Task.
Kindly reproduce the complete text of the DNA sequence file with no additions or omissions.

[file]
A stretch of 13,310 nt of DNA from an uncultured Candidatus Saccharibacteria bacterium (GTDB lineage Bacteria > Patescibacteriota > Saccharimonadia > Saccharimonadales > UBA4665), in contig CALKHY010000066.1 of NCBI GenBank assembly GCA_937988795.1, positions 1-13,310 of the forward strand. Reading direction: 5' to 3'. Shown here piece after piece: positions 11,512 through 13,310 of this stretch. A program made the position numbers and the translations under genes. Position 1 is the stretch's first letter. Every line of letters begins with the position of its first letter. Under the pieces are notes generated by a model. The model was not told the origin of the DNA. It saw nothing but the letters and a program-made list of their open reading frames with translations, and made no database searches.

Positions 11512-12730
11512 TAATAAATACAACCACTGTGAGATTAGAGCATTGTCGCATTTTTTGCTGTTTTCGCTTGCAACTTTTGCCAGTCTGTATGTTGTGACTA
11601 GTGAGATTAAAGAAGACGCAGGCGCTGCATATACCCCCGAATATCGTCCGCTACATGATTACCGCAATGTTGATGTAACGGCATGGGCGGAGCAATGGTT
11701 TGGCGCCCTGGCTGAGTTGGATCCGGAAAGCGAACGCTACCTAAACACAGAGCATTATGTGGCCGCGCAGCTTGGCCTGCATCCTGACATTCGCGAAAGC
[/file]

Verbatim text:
A stretch of 13,310 nt of DNA from an uncultured Candidatus Saccharibacteria bacterium (GTDB lineage Bacteria > Patescibacteriota > Saccharimonadia > Saccharimonadales > UBA4665), in contig CALKHY010000066.1 of NCBI GenBank assembly GCA_937988795.1, positions 1-13,310 of the forward strand. Reading direction: 5' to 3'. Shown here piece after piece: positions 11,512 through 13,310 of this stretch. A program made the position numbers and the translations under genes. Position 1 is the stretch's first letter. Every line of letters begins with the position of its first letter. Under the pieces are notes generated by a model. The model was not told the origin of the DNA. It saw nothing but the letters and a program-made list of their open reading frames with translations, and made no database searches.

Positions 11512-12730
11512 TAATAAATACAACCACTGTGAGATTAGAGCATTGTCGCATTTTTTGCTGTTTTCGCTTGCAACTTTTGCCAGTCTGTATGTTGTGACTA
11601 GTGAGATTAAAGAAGACGCAGGCGCTGCATATACCCCCGAATATCGTCCGCTACATGATTACCGCAATGTTGATGTAACGGCATGGGCGGAGCAATGGTT
11701 TGGCGCCCTGGCTGAGTTGGATCCGGAAAGCGAACGCTACCTAAACACAGAGCATTATGTGGCCGCGCAGCTTGGCCTGCATCCTGACATTCGCGAAAGC